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A tropical depression has formed from a low lattitude disturbance out in the east of the basin, 255 nautical miles south-southeast of Chuuk. Winds area at 25kts. 22W has a strong mid level centre, but a weaker circulation at the surface. With the plentiful deep convection associated with the system, it won't be long before the surface circulation strengthens. A strong ridge to the north will keep 22W on a west-northwestward track for the next 3-4 days. Thereafter, model disparity increases significantly, with some models forecasting a recurve northeastwards and others maintaining a continued westerly track towards the Philippines. One thing appears very likely however; 22W is likely to become a strong typhoon as the environment ahead is highly favourable.

EDIT: JMA have upgraded the system to Tropical Storm Hagupit, with winds of 35kts.

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Edited by Somerset Squall
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Hagupit has strengthened to 55kts according to JTWC. The storm has now got a well developed central dense overcast, flanked by strong banding. A small eye appears to be emerging too, and it seems Hagupit could well be undergoing rapid intensification. JTWC now forecast a peak of 130kts, cat 4 super typhoon strength. The track forecast is still uncertain in the extended range, but Hagupit could well be approaching the Philippines by day 5. By this point, some weakening should be underway due to increased shear, though Hagupit could still be a dangerous system.

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Hagupit has become a typhoon with winds of 70kts. There is still significant disagreement within the models of the long term track of Hagupit, with some models recurving Hagupit northeast of the Philippines, and others going for a track through the Philippines. It really is not clear just what Hagupit will do.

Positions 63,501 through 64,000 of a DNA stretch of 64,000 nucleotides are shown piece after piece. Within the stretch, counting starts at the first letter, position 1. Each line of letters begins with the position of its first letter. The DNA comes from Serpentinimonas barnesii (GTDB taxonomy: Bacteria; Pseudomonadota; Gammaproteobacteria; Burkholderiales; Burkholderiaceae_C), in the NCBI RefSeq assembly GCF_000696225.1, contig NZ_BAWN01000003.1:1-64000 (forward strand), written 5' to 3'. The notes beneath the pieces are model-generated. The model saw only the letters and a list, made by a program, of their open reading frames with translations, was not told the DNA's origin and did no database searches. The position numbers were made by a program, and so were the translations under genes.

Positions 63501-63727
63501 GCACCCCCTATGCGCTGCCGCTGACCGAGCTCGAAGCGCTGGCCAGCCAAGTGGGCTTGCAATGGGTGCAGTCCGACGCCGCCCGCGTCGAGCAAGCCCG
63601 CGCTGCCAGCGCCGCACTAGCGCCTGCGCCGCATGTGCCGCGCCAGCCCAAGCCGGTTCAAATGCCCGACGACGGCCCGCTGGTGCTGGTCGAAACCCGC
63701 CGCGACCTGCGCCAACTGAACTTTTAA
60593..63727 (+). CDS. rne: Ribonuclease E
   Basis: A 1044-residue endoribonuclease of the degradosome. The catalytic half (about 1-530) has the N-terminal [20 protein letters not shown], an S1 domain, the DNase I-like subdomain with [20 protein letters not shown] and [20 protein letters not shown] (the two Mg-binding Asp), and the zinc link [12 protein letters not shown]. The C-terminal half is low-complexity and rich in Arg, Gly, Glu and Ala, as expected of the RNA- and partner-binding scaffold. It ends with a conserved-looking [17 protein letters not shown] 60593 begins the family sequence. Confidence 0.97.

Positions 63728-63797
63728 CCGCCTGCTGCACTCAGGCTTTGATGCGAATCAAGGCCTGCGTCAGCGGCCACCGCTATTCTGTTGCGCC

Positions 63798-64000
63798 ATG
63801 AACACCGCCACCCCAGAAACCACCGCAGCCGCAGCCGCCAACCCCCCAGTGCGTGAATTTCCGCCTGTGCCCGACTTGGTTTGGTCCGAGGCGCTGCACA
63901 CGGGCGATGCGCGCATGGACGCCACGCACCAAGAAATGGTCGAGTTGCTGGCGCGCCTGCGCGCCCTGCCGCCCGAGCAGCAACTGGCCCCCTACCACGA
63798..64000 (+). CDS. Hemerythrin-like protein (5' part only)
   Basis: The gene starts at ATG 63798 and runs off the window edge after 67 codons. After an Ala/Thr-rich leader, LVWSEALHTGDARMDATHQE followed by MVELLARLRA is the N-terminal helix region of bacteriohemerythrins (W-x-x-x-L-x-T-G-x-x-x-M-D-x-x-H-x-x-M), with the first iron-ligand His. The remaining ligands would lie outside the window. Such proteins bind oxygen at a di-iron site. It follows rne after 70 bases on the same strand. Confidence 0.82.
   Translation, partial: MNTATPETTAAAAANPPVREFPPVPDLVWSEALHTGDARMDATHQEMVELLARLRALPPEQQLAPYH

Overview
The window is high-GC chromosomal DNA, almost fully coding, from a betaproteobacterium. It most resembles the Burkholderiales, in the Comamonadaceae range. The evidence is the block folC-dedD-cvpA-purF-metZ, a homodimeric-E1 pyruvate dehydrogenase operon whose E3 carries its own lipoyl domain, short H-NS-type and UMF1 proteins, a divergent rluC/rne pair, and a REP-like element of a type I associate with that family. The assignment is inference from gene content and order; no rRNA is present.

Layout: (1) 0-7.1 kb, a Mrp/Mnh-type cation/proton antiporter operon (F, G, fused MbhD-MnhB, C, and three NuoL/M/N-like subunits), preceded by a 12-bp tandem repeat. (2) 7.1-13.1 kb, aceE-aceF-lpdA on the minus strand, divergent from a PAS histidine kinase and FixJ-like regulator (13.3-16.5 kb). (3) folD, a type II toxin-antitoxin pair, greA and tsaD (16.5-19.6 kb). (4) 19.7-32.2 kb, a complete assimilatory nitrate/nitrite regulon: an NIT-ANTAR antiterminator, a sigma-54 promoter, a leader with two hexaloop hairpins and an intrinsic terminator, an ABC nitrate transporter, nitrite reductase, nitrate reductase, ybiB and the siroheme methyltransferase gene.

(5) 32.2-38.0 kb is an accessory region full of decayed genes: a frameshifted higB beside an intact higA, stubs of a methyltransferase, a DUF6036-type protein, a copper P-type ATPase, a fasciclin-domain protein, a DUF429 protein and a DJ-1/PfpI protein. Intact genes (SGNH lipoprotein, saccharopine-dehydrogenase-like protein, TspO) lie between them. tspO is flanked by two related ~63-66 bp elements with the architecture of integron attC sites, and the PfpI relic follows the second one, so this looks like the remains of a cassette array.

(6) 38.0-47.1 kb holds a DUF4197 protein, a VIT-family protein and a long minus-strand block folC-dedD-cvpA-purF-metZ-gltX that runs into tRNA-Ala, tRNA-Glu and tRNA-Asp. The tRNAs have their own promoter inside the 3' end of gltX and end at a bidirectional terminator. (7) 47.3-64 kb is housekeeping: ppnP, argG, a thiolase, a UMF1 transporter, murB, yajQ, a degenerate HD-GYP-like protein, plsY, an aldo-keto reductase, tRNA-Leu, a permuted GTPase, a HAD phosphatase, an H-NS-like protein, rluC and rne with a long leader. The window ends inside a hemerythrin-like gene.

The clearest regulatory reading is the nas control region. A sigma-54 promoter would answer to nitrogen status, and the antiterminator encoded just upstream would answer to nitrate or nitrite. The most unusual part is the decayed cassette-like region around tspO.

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Hagupit is now a category 3, with winds of 100kts. The eye has still not cleared out but that central dense overcast looks very circular so it should only be a matter of time before the eye clears out if the shear remains low as expected.

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Oh dear, this is not looking good for the Philippines. Hagupit has rapidly intensified, and has become a 130kt, cat 4 super typhoon, the sixth of the season (including Genevieve). The eye has cleared and become more distinct. Worryingly, JTWC forecast a peak of 160kts, a strong category 5. Although some weakening is expected near the Philippines, Hagupit will not weaken enough to prevent a significant impact.

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post-1820-0-85021000-1417639760_thumb.gi

Edited by Somerset Squall
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Oh dear, this is not looking good for the Philippines.

 

This indeed has the possibility to become a real catastrophe for the Phillipines, really wrong place wrong time... This is the last thing they could use, with such a monster approaching. Worrying to say the least.

 

Back to the actual situation, Haiyan appears to be undergoing explosive deepening at the moment. In fact, it is looking like a full-fledged category 5 tropical cylcone. As an illustration, look at the Dvorak satellite image of Hagupit below:

post-20885-0-87883500-1417643315_thumb.g

Dvorak satellite image of Hagupit as of 21:01 UTC 03-11-2014 (note that the image does not update itself)

 

The most remarkable thing about Hagupit is the very strong eyewall convection that encompasses the system. The depth (intensity) of the convection is almost out of the scale. Also, some banding features exist on the western part of Hagupit, while the eastern part is devoid of any banding activity. Finally, note the nearly circular shape of the inner convection of Hagupit.

 

Dvorak satellite images are not being able to keep up with the pace that Hagupit is currently strengthening, as noted by the JTWC in their prognostic discussion:

 

THE INITIAL INTENSITY IS ASSESSED AT 130 KNOTS DESPITE DVORAK INTENSITY ESTIMATES LIMITED BY CONSTRAINTS FROM ALL REPORTING AGENCIES.

 

Current satellite intensity estimates from CIMSS ADT are no higher than 103 kt, which is most likely far too low for the system in its current state.

 

Whether Hagupit will hit the Philippines is still not entirely written in stone. The latest run from the GFS model (the 12Z run 03-11-2014) recurves the cyclone before it reaches the Philippines as can be seen below: